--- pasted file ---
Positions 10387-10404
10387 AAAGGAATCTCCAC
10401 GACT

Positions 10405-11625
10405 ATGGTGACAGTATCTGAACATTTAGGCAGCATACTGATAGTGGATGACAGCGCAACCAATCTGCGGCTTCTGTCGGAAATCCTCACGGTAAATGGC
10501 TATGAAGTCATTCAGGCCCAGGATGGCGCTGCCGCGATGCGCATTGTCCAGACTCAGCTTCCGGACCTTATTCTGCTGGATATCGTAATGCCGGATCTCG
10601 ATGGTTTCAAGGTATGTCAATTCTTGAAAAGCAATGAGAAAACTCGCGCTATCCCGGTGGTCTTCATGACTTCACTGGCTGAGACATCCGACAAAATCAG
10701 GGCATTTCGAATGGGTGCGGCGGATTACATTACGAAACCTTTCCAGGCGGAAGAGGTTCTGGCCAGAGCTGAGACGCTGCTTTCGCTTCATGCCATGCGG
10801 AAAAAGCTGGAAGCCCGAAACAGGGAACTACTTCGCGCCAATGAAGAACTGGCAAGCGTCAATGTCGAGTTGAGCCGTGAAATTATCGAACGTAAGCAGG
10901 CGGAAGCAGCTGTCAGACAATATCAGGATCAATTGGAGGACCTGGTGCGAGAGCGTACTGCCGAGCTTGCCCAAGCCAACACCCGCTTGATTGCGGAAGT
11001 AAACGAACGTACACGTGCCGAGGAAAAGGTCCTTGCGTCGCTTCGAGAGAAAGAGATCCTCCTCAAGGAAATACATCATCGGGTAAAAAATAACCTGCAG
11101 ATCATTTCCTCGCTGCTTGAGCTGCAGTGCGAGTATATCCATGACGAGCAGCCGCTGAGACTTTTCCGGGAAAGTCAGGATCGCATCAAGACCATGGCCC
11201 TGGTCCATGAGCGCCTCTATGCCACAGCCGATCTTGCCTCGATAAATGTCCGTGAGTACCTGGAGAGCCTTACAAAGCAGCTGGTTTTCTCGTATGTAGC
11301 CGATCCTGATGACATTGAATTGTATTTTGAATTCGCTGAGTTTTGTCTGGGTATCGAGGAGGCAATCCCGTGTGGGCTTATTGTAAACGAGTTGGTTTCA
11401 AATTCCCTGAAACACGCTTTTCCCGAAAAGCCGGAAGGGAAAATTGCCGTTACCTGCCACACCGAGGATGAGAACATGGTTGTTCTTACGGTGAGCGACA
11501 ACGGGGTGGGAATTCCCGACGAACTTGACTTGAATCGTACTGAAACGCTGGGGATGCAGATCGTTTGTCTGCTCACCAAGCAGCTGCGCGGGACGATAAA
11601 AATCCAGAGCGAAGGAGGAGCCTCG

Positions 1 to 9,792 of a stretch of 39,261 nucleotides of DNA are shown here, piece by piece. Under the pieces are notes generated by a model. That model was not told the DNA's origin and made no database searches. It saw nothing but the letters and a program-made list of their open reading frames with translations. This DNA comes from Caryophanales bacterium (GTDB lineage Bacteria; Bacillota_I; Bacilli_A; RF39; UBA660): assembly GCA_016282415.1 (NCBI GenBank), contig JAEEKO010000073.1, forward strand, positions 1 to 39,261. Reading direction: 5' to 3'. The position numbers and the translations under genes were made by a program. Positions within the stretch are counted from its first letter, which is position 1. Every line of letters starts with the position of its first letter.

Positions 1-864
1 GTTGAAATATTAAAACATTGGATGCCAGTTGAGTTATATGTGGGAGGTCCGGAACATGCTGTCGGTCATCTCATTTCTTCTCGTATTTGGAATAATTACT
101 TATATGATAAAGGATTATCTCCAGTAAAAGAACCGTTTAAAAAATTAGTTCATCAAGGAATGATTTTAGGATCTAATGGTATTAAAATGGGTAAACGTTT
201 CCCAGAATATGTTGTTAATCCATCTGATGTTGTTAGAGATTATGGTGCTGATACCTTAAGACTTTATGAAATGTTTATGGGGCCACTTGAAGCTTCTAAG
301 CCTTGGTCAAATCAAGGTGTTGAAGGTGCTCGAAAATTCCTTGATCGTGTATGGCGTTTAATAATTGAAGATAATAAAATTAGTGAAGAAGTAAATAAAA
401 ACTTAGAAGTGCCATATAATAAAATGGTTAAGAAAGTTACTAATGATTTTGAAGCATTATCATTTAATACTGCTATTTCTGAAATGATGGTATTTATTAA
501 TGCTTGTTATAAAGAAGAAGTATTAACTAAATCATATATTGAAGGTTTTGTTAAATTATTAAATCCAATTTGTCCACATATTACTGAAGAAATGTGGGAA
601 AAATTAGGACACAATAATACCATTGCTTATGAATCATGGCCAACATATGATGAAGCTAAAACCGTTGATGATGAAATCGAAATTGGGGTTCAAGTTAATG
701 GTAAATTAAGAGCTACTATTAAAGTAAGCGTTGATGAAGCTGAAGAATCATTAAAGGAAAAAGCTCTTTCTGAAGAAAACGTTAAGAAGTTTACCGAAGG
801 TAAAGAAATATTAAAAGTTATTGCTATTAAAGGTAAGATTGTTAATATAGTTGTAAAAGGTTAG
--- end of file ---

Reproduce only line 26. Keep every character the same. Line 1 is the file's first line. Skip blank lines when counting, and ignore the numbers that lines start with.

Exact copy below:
601 AAATTAGGACACAATAATACCATTGCTTATGAATCATGGCCAACATATGATGAAGCTAAAACCGTTGATGATGAAATCGAAATTGGGGTTCAAGTTAATG